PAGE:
Last week, the Nuclear Regulatory Agency put the brakes on renewing licenses for existing nuclear-powered electricity generating plants. The agency also announced it will not be approving any additional plants – at least in the near future.
And a nuke plant in Connecticut was shut down Sunday because the ocean water on which it depends has become too warm to use for cooling the plant’s processes.
One might have thought either or both of those items would have been carried top of the news on every channel serving my part of Pennsylvania. Three Mile Island is only a few miles down the road, and the county in which I live is first stop on the evacuation path, should some catastrophe befall the facility.
The Aug. 8 NRC decision to halt nuclear plant construction and operating licensing was brought about by a Waste Confidence Rule decision by the U.S. Court of Appeals, D.C. Circuit, in June. The court ruled June 8 that the NRC had erred in licensing and re-licensing nuclear plants without providing for storage of the highly radioactive used-up fuel rods.
Yucca Mountain, about 100 miles northwest of Las Vegas, NV, was chosen in 2002 to become a permanent storage site for the waste. Congress pulled development funding for the site in 2010, after years of political and civil tug-of-war between nuclear power supporters and nuclear waste opponents. With no place to dispose of their waste, plant operators have been allowed to store the used rods on-site, in the apparent belief that NRC eventually would find a suitable underground storage site.
Twenty-four opponent agencies filed a petition in June that resulted in the appeals court ruling. The court said the federal agency, charged with ensuring the safety of the nation’s nuclear power plants, had not shown that storing the rods in on-site reactor pools would provide adequate public safety for what appeared likely to become permanent storage.
The NRC decision does not shut down the nation’s nuclear power industry. Instead, the commission reportedly will allow currently operating plants to continue operating, even if their licenses expire. Proposed plants will not be built.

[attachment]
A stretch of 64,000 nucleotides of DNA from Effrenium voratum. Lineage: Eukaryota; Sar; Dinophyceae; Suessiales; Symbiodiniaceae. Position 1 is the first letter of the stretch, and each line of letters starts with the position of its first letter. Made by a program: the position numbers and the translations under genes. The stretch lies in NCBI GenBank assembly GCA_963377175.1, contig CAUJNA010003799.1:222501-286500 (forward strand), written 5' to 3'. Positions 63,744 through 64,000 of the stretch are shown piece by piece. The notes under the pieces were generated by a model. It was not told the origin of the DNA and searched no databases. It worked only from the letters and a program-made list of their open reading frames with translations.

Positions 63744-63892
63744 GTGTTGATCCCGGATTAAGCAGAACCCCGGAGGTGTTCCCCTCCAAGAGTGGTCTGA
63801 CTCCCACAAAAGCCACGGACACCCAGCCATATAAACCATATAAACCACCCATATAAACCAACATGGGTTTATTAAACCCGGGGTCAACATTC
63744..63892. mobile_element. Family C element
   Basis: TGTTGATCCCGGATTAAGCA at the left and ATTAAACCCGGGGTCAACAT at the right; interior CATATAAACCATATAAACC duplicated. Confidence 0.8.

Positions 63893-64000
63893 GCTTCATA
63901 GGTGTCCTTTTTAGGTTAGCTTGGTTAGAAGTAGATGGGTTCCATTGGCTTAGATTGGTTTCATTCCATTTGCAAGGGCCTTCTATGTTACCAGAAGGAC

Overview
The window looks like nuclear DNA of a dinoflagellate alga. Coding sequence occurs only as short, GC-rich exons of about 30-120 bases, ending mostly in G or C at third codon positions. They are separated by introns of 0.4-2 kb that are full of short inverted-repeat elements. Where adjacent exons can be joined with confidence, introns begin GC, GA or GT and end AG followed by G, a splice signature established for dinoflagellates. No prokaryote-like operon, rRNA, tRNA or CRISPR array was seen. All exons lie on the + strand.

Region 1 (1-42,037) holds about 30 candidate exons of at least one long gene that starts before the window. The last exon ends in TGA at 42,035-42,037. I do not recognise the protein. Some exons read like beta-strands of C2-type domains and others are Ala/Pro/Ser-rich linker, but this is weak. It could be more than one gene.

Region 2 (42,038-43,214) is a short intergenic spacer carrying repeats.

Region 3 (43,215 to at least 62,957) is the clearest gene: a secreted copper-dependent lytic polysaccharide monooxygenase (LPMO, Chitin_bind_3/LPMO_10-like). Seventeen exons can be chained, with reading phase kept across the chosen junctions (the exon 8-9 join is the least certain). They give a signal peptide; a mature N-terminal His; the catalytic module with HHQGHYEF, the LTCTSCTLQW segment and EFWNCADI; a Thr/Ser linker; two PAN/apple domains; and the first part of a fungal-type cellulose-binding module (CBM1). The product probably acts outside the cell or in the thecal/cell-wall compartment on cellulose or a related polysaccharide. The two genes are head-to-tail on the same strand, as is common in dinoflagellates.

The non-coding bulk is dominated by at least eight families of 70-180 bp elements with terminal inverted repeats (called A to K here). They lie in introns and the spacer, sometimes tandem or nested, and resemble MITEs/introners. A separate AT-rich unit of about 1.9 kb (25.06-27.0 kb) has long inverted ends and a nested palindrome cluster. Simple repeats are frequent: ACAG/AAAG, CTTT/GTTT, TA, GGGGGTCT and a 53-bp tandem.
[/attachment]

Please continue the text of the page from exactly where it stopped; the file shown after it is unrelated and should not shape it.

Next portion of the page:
Meanwhile, global warming – or, for those who do not believe in global warming, the nationwide heat wave and drought – that is killing cattle and crops also is killing electricity production. Sunday, a unit of the Millstone nuclear power plant in Waterford, CT had to be shut down because the ocean – at least the part of it that is called Long Island Sound – has become too warm to be used for cooling Millstone’s systems.
The nuclear electricity generation process is a three-stage system.
Imagine, please, two pipes placed close together. One carries super-heated water from the nuclear rod pile, The heat transfers to the second pipe – similar to the way a hot stove heats a pan in which water is brought to a boil and turns to steam. The super-heated steam drives a turbine that turns a generator that makes electricity.
The pipe that carries steam into the turbine also takes it away, passing next to a third pipe carrying cooler water from a nearby ocean, river or, in at least one case, wastewater treatment plant. The cooler water absorbs heat from the steam, and, thus warmed, exits the plant.
The trouble brought on by the warmer than normal water in Long Island Sound is not that it is not cool enough to cool and condense steam.
It is that the warmer than normal water pulled into the plant, in the process of absorbing heat from the turbine water, becomes too warm to discharge back into the wild, where it can kill fish, plants and other water-residing life forms.
We are used to hearing that hot weather puts a load on the electricity generating capacity that sometimes cannot keep up with the human need for air conditioning. What we likely are about to hear more of as we continue to heat the planet is the few nuclear power plants we have shutting down because the water used to cool them has become too warm to be used for the job.
A couple weeks ago, I wrote Don’t worry, be happy, enjoy the music – about the evening news failing to inform us about important goings-on in our lives. Most of us know there are people who think nuclear power is a bad idea, and other people who think it’s great, and we trust they will settle their differences without harm to the rest of us.
Unfortunately, while we are hearing about car crashes and jailed thieves and murders and Jennifer Anniston’s engagement, a nuclear power plant is shut down because it cannot be kept cool; a plant in Maryland shut down while technicians repaired a leak; and two other northeastern nuke plants – including the Limerick facility, on the Schuylkill River about 20 miles from Philadelphia – shut down for as yet unpublished reasons.
Local television stations and newspapers regularly organize “town hall meetings” where they ask their viewers and readers for suggestions about how the area could better be served.
How about asking them to increase coverage on some real effects of global warming – not just how sometime in the next 50 to 100 years Philadelphia will be submerged, but how – here and now – not only are crops and cattle dying, but the ocean, and maybe soon the Susquehanna, Schuykill and Hudson rivers, are becoming too warm to cool the nuclear power plants built on their shores.
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